This chapter followed the Structured Process Approach because it also required some of the same elements as above such as group and individual work, discussions, sharing, but the large reason we really thought this fit that concept is because it required the teacher to become less and less involved.

When discussing this chapter, it was also important to think about what type of writing was required for the final product. In some ways, there was some back and forth on whether the assignment was not we expected for this type of content. One group member mentioned how they preferred to have a more serious topic like something along the lines of a debate or covering current topics in the news, but some other group members thought the assignment was a really good idea and enjoyed a more cheerful or fun assignment.

I want to know what you think, would you as a teacher want to demand or do more serious of topics using the claim, data, warrant approach or do you think it is important for students to have fun topics that demand the same skill sets. Also, did you think this assignment had practical uses and was something that students could apply outside the classroom?

This also made me think a lot about the idea of authentic writing and how students can apply authentic writing to genres where it seems tp be a one, two, three format. Brad Currie wrote an article titled Authentic Writing Across the Curriculum. In this article, it talks about writing letters to athletes and I think even though it is not fully applicable, I think it is worth the read

https://writerswhocare.wordpress.com/2014/05/06/authentic-writing-across-the-curriculum/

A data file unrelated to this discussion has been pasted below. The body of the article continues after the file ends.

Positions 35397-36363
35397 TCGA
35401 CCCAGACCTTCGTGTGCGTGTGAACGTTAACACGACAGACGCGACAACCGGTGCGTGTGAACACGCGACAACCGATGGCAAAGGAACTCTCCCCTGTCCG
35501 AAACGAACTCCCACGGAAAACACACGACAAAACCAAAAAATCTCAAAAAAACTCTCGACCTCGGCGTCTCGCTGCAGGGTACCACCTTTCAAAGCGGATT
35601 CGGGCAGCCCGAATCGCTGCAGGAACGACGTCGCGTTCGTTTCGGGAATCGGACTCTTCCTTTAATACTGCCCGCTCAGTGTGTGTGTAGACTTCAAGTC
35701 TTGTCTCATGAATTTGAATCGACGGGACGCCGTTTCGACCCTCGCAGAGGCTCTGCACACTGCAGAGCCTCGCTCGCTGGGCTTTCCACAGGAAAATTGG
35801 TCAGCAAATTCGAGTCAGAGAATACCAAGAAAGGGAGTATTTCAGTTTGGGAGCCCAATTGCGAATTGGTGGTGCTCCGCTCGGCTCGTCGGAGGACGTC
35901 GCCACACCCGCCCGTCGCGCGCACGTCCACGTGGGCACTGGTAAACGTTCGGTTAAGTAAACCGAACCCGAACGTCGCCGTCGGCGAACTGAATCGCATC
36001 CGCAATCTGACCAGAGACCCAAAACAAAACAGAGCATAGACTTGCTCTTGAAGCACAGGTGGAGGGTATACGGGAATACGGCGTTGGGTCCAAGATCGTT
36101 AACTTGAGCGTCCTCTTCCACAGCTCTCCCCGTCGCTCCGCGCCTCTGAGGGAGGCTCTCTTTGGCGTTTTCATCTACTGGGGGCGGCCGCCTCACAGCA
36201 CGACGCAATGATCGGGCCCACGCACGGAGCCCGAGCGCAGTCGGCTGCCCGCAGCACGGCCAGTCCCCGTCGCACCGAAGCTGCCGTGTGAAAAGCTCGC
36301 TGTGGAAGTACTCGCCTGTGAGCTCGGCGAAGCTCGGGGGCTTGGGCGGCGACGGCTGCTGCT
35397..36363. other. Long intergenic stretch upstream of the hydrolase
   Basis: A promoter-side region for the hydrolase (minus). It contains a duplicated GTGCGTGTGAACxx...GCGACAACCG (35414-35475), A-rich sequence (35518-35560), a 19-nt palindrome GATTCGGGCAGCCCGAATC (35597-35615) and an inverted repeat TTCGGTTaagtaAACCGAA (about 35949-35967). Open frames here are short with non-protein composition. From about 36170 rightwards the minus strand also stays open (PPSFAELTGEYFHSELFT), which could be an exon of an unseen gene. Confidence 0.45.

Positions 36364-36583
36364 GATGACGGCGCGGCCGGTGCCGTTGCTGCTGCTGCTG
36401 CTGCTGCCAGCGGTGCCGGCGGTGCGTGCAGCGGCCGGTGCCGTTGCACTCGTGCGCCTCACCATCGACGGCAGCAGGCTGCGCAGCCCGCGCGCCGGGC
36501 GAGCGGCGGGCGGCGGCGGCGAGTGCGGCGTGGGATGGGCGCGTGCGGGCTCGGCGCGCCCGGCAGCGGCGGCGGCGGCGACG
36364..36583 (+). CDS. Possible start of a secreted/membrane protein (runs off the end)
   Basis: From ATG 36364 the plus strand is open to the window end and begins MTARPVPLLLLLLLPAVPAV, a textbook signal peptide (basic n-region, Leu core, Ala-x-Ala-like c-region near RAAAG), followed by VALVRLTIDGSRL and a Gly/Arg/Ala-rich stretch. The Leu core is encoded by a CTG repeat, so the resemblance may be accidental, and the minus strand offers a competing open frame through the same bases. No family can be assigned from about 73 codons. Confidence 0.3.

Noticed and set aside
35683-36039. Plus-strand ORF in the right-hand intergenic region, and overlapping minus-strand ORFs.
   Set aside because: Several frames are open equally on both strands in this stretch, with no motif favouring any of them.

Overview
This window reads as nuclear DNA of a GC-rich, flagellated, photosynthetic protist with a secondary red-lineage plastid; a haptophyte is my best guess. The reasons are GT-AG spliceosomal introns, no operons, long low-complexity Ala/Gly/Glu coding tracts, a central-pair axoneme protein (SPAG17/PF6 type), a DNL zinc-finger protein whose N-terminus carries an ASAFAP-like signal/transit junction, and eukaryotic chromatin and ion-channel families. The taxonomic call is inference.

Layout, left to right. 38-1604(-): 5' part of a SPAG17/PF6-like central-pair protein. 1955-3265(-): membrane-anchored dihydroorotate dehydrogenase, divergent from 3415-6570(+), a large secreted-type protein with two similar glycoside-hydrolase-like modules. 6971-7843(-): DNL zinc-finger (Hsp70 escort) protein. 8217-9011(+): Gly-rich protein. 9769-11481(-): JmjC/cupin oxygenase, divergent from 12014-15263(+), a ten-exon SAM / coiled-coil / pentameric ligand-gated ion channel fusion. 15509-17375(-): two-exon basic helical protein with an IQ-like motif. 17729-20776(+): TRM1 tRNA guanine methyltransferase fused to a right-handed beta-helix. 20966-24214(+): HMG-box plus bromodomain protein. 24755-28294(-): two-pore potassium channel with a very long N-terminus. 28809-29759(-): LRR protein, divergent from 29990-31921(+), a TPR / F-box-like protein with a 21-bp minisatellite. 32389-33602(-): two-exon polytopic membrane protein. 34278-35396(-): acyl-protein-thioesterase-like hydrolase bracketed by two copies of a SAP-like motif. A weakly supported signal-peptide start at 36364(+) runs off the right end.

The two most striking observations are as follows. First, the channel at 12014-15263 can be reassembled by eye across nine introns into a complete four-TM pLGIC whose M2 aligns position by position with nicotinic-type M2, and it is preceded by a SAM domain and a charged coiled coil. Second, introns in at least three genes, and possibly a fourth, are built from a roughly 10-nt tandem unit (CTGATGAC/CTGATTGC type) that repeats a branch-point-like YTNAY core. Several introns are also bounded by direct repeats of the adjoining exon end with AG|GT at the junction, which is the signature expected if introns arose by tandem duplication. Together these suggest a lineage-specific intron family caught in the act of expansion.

Chapter 8: Research

This chapter was also focused on the claim, date, warrant but involved a research paper.

Stage one had a preplanned debate, a discussion outlining the strengths, and weaknesses Students dissected the parts of the debate, current new topics were then introduced, several drafting days were utilized, and the final assignment was a bibliography.

This chapter followed the structured Process Approach because it also used strategies that built off of each other, it had group work and individual work and taught student’s essential everyday skills that will be needed for their future.

While discussing this chapter, I noticed that group work is a part of every class and is essential for any unit. I found a blog post by Elizabeth Moore where provides some great tips for managing small groups.

https://twowritingteachers.wordpress.com/2016/01/21/three-quick-tips-for-small-group-strategy-lessons/

Wow, that was a lot of stuff!

Impromptu Questions:

What can we generalize about the structured process approach based on three different examples?

One of the biggest points made is that material has to build on itself. Also, the teacher’s participation should become less and less and the final product or goal always hast to be made clear to students.

What parts of this approach are epically important?

We mentioned that the most important parts are having group work, individual work, sharing is essential, peer groups are vital.

What we want to work to include in our own teaching (and in the midterm)?

For this question, you can think about on your own some more and remember to look back at the tweets for some more ideas and insight.

Sorry for the long post but we covered a lot! I hope this helps!

Haley Crane